By studying the chemical elements on Mars, including carbon and oxygen, scientists can reconstruct the history of a planet that once had the necessary conditions to harbor life.
Space probes and rovers on Mars have confirmed that the planet once had liquid water, thanks to clues that include dry riverbeds, ancient shorelines, and salty surface chemistry.
Using NASA’s Curiosity rover, scientists have found evidence of long-lived lakes. They also unearthed organic compounds, or chemical components of life. The combination of liquid water and organic compounds forces scientists to keep looking for signs of past or present life on Mars.
Despite the tantalizing evidence found so far, scientists’ understanding of Martian history is still unfolding, with several important questions open for debate.
On the one hand, was the ancient atmosphere of Mars thick enough to keep the planet warm, and therefore humid, for the time necessary to germinate and nurture life? And organic compounds: are they signs of life or chemistry that occurs when Martian rocks interact with water and sunlight?
In a recent Nature Astronomy report on a multi-year experiment conducted in the SAM chemistry lab on board the Curiosity rover, a team of scientists offers some ideas to help answer these questions.
The team discovered that certain minerals in rocks in Gale Crater may have formed in an ice-covered lake.
These minerals may have formed during a cold stage sandwiched between warmer periods, or after Mars lost most of its atmosphere and began to cool permanently.
Gale Crater was selected as Curiosity’s landing site in 2012 because it had signs of past water, including clay minerals that could help trap and preserve ancient organic molecules.
In fact, while exploring the base of a mountain in the center of the crater, called Mount Sharp, Curiosity found a 304-meter-thick layer of sediment that was deposited as mud in ancient lakes.
To form so much sediment, a large amount of water would have flowed into those lakes for millions to tens of millions of warm, humid years, some scientists say.
But some geological features in the crater also hint at a past that included cold and icy conditions.
“At some point, the surface environment on Mars must have undergone a transition from warm and humid to cold and dry, as it is now, but exactly when and how that happened remains a mystery,” says Heather Franz. She is a NASA geochemist at NASA’s Goddard Space Flight Center in Greenbelt, Maryland.
Franz, who led the SAM study, points out that factors such as changes in the obliqueness of Mars and the amount of volcanic activity could have caused the Martian climate to alternate between hot and cold over time. This idea is supported by chemical and mineralogical changes in Martian rocks showing that some layers formed in colder environments and others in warmer environments.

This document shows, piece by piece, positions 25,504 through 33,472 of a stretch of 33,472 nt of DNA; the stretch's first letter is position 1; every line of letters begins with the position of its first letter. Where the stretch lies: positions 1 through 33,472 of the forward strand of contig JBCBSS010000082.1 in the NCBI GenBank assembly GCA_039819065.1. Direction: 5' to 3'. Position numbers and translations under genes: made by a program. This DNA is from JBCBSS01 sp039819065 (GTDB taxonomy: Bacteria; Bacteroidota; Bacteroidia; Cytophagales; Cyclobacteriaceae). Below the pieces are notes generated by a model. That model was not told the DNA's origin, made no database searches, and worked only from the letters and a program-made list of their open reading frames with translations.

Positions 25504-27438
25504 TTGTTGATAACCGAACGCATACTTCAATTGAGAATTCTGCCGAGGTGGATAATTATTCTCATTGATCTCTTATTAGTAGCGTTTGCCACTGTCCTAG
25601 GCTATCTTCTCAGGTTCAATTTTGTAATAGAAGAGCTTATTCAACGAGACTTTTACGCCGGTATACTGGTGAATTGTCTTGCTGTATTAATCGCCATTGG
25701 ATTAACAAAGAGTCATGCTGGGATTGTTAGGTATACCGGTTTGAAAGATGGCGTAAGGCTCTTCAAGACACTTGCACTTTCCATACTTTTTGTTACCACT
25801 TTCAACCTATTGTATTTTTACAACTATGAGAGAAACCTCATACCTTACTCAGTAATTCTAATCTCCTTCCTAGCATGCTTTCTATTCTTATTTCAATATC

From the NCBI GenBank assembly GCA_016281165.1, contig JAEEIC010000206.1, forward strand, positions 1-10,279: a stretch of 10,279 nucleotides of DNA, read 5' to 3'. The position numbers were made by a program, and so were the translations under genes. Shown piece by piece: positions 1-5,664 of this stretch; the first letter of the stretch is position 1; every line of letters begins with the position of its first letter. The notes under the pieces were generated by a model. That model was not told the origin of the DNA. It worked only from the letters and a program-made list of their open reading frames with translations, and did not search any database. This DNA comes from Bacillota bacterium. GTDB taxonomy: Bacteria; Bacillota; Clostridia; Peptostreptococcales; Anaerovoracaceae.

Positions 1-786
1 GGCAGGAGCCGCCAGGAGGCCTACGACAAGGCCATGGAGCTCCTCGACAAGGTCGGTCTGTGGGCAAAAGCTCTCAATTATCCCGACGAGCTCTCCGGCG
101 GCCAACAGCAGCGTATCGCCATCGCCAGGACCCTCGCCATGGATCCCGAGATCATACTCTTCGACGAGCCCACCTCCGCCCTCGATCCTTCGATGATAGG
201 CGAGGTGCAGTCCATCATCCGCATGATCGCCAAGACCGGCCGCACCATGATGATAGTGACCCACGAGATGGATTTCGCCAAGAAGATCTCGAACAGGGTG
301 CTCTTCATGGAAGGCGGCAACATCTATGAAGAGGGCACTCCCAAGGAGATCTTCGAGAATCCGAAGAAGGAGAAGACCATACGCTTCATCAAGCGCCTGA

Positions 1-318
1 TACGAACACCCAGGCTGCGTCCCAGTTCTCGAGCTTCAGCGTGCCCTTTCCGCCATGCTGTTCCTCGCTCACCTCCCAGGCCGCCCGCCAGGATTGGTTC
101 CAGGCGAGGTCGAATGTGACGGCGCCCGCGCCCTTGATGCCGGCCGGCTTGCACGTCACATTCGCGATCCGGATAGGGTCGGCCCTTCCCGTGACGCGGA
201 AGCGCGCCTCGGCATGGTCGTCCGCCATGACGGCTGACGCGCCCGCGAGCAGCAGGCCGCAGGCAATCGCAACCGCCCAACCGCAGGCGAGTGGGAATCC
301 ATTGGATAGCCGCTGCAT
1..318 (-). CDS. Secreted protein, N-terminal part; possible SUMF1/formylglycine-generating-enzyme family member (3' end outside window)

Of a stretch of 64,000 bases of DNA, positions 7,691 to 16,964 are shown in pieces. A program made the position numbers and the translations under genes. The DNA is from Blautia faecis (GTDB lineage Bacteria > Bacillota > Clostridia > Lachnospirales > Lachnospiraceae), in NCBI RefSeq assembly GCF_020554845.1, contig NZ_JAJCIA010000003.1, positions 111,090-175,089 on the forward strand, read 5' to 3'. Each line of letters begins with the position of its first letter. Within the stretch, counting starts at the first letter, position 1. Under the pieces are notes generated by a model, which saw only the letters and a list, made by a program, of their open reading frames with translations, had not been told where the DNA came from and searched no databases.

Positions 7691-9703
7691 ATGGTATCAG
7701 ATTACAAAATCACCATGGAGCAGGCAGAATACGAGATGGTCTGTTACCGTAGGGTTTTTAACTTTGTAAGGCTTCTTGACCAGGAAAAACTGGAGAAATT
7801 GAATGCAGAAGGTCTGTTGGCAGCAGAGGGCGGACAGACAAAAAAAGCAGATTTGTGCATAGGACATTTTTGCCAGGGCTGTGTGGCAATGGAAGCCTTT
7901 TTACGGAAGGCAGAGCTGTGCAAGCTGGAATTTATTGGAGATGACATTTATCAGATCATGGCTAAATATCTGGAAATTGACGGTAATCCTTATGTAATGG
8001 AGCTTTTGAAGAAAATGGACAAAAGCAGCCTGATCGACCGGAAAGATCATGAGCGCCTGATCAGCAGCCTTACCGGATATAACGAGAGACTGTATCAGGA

In any case, Franz says, the variety of data collected by Curiosity so far suggests that the team is seeing evidence of Martian climate change recorded on the rocks.
Franz’s team found evidence of a cold, ancient environment after the SAM laboratory extracted carbon dioxide or CO2 and oxygen gases from 13 dust and rock samples.
These samples were collected by Curiosity over the course of five Earth years.
CO2 is a molecule of a carbon atom linked with two oxygen atoms, with carbon as a key witness in the case of the mysterious Martian climate. In fact, this simple but versatile element is as critical as water in finding life elsewhere.
On Earth, carbon continuously flows through air, water, and the surface in a well-understood cycle that depends on life. For example, plants absorb carbon from the atmosphere in the form of CO2. In return, they produce oxygen, which humans and most other life forms use for respiration in a process that ends with the release of carbon into the air, again through CO2, or into the Earth’s crust as life forms die and are buried.
Scientists are discovering that there is also a carbon cycle on Mars and are working to understand it.
With little water or abundant life on the surface of the Red Planet for at least the past 3 billion years, the carbon cycle is very different from that of Earth.
“However, the carbon cycle continues to occur and is still important because it not only helps reveal information about the ancient climate of Mars,” says Paul Mahaffy. He is a Principal Investigator for SAM and Director of NASA Goddard’s Solar System Exploration Division.
“It also shows us that Mars is a dynamic planet that is circulating elements that are the building blocks of life as we know it.”
In this link you can find more information about this research.
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This article is a compilation of material previously published by NASA.